Growth for Safe Harbor Race Weekend

Published on August 7th, 2022

The second edition of Safe Harbor Race Weekend welcomes a 25% jump in registrants for the 2022 event on August 12-14 in in Newport, RI. Sixty-two teams in boats ranging from 30 to 116 feet in length will be split into two divisions: Division 1 with racing on Narragansett Bay for ORC, PHRF (A, B & C), Performance Cruising (A & B), and IC37 One-Design classes; and Division 2 with racing on Rhode Island Sound for Superyacht classes (A & B).

Venue hosts are Safe Harbor Newport Shipyard, Safe Harbor New England Boatworks, and Safe Harbor Jamestown Boatyard, with Safe Harbor organizing the social activities ashore and Premiere Racing, a renowned regatta management team, managing the on-water competition.

“Safe Harbor Race Weekend is a chance for sailors to enjoy three unforgettable days of shoreside events, revelries and racing excitement at Safe Harbor locations in Newport, Portsmouth, and Jamestown,” said Safe Harbor President Rives Potts (Westbrook, CT), an accomplished racing sailor who has registered his 48-foot classic yacht Carina in the regatta.

Potts conceded that as memorable as these shoreside opportunities promise to be – and with no doubt, they left indelible impressions last year – they are secondary to the assurance of good, quality racing on the water.

“First and foremost, it’s about the competition,” he said, adding that there is something for everyone to enjoy, including multiple windward-leeward courses on two days for ORC and PHRF; a single navigator’s course on each of two days for Performance Cruising classes; and an ‘Around Prudence Island Race’ for those classes to enjoy (weather permitting) on one day.

The IC37 class will race windward/leeward courses all three days on Narragansett Bay, while the Superyachts will race navigator’s courses on Rhode Island Sound all three days.

Last year’s ORC and overall winner Jim Madden (Newport Beach, CA) will sail again in ORC with his same seasoned crew aboard his Carkeek 47 Stark Raving Mad. Two of last year’s winners from separate PHRF classes – Joe Brito’s (Bristol, RI) J/121 Incognito and Mark and Cory Sertl’s (Rochester, NY/Jamestown, RI) Farr 30 Das Blau Max, will meet head-to-head in the ten-boat PHRF B class.

“As to our expectations, we are just hoping for good breeze,” said Mark Sertl. “In handicap racing, with such a diverse class, each dog will have its day. Being the smallest boat in the class, we need to get off the line with a lane and then play lane management until the boats spread out.”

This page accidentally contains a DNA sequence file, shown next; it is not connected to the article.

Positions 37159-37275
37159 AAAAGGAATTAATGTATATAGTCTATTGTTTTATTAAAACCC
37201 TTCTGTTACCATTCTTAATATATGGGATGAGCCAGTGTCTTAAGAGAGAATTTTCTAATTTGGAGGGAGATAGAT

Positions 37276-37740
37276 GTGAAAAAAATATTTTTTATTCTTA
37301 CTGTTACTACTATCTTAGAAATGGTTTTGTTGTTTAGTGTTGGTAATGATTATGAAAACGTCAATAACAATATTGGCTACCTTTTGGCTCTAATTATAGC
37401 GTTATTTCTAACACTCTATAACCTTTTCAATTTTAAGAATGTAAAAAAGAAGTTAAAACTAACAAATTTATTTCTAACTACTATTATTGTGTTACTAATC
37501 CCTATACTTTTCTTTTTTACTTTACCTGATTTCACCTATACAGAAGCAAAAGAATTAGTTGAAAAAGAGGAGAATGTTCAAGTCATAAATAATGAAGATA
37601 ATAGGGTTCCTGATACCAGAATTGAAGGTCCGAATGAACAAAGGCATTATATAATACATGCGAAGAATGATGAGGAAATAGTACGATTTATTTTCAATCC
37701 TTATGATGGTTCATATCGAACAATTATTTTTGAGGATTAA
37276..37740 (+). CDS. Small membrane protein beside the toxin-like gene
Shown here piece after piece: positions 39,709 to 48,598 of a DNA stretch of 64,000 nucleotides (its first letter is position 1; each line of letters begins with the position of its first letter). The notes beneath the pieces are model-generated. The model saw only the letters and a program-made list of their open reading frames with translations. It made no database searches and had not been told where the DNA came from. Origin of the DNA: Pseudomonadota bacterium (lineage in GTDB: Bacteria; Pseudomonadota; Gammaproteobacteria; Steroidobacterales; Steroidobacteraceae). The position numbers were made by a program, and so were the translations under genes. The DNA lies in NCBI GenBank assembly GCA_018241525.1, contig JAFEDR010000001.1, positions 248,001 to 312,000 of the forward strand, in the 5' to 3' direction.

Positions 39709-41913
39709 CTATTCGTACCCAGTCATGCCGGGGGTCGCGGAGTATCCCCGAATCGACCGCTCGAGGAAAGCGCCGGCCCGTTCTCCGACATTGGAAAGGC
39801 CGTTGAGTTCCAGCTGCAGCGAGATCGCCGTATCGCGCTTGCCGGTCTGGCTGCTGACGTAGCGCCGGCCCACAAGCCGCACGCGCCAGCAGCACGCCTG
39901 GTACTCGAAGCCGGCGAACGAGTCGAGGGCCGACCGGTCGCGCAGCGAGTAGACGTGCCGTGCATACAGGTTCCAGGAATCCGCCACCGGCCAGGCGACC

Hawk, the Evelyn 32 owned by Richard Barker and his daughter Katie Barker (Newport, RI), will return to the eight-boat PHRF C class, which it won last year. John Santa’s (Southport, CT) Swan 46 Galadriel also returns as defending champion in the seven-boat Performance Cruising Spinnaker A class.

“The racing is point-to-point but it’s not in a straight line and it’s not around buoys,” said Galadriel’s skipper Stephen DeVoe (Jamestown, RI) about the navigator’s courses that distinguish this class from most of the others. “It’s around government marks and typically we have a good bit of upwind and downwind work, so it makes it fun.”

The Superyachts have expanded their competition schedule this year to three days, up from two last year, and will use handicap ratings, size, and sailing characteristics to split into their two classes. Hap Fauth’s (Minneapolis, MN/Naples, FL) custom HJB Whisper, at 119’ and the largest yacht in the regatta, looks to be a frontrunner for the four-boat Superyacht B class, as it finished second last year to PERSEUS^3, which was unable to return.

“It’s more competitive to sail in two classes where all the boats are more similar in size,” said Whisper’s Captain Simon Davison (Newport, RI), “and especially on these large boats where you need to pull so many people together, three races make the effort worthwhile. Whisper’s crew (numbering into the 20s) is largely Corinthian as opposed to all paid professionals, which means friendly rivalry and having a good time are the most important things.”

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Source: Media Pro Int’l

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